Zinc carbonate

From Sciencemadness Wiki
Jump to: navigation, search
Zinc carbonate
IUPAC name
Zinc carbonate
Other names
Zinc monocarbonate
Zinc spar
Molar mass 125.388 g/mol
Appearance White or multicolored (smithsonite)
Odor Odorless
Density 4.398 g/cm3 (20 °C)
Melting point 300 °C (572 °F; 573 K) (decomposes)
Boiling point Decomposes
0.001 g/100 ml (20 °C)
Solubility Reacts with acids
Insoluble in organic solvents
Vapor pressure ~0 mmHg
Safety data sheet None
Flash point Non-flammable
Related compounds
Related compounds
Calcium carbonate
Except where otherwise noted, data are given for materials in their standard state (at 25 °C [77 °F], 100 kPa).
Infobox references

Zinc carbonate is a white, insoluble, zinc salt with chemical formula ZnCO3. With it, most simple zinc salts can be made by reaction with the corresponding proportions of sulfate.

Zinc carbonate occurs in nature as the mineral Smithsonite aka zinc spar.


Chemical properties

Zinc carbonate, like other carbonates, dissolves easily in acidic solution due to its basic nature, but is insoluble in water. This reaction gives off carbon dioxide. It will also dissolve in an excess of strong base to form zincates. Zinc carbonate can be thermally decomposed to form zinc oxide.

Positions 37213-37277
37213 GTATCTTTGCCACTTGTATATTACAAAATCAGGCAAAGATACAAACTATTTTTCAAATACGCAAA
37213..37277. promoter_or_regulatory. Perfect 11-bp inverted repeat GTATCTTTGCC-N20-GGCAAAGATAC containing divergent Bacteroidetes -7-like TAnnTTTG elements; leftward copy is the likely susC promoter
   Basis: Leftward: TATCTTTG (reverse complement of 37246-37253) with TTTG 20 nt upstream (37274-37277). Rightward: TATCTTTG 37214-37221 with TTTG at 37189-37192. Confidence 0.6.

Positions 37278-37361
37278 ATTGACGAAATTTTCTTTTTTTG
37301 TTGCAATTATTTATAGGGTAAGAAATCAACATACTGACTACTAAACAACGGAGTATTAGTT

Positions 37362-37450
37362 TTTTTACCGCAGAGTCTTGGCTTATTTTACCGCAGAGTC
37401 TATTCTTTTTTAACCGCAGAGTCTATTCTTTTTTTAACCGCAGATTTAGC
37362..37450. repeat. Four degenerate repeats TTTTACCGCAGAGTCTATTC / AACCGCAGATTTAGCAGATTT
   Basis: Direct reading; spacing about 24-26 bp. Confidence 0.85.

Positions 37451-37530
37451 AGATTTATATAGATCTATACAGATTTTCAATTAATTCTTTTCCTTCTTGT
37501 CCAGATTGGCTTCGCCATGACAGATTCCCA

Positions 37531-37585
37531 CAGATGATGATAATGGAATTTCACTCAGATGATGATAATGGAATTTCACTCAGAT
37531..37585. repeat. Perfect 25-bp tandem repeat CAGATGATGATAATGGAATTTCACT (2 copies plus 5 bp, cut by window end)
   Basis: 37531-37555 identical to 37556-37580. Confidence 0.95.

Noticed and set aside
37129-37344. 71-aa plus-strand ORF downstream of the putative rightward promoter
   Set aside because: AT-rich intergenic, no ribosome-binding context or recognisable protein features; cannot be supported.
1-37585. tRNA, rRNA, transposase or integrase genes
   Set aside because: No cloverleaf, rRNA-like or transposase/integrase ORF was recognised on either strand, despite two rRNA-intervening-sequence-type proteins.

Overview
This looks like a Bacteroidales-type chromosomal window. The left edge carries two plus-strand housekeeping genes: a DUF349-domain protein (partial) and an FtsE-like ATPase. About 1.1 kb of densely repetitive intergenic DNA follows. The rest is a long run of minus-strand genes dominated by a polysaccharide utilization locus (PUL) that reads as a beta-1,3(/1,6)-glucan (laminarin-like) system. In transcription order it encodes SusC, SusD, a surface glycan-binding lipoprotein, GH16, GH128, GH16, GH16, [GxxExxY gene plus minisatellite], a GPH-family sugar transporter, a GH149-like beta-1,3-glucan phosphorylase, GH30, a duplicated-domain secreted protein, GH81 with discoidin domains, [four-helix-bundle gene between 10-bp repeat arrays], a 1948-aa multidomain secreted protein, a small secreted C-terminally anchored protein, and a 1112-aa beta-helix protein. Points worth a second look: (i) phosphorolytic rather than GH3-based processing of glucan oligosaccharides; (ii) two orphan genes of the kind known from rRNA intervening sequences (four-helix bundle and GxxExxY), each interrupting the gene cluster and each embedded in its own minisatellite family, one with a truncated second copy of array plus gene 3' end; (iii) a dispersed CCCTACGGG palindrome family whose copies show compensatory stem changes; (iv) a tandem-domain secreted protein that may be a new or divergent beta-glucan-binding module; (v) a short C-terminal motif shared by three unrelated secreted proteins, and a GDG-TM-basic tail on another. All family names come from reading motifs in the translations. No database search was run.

ZnCO3 → ZnO + CO2


Zinc carbonate is a white compound. The natural variety contains impurities, giving it blue, pink or green coloring. ZnCO3 has a density of 4.398 g/cm3. At high temperatures it will begin to decompose. Zinc carbonate is insoluble in water.


Zinc carbonate can be cheaply bought from chemical suppliers, or online.


Zinc carbonate can be made by reacting zinc acetate or any other water soluble zinc(II) salt with sodium carbonate or sodium bicarbonate. It can also be made by the reaction of zincates with carbon dioxide. The resulting precipitate can then be filtered and dried, then stored in an environment free of acidic vapors.


  • Preparation of zinc salts and compounds
  • Make zinc oxide
  • Neutralize acids
  • White pigment



Zinc carbonate poses little toxicity to organisms and environment. Excess zinc may be harmful if ingested.


Zinc carbonate should be stored in closed containers, away from any acidic vapors.


No special disposal is required. Zinc carbonate can be dumped in soil or trash, as long as it doesn't contain any heavy metals.


Relevant Sciencemadness threads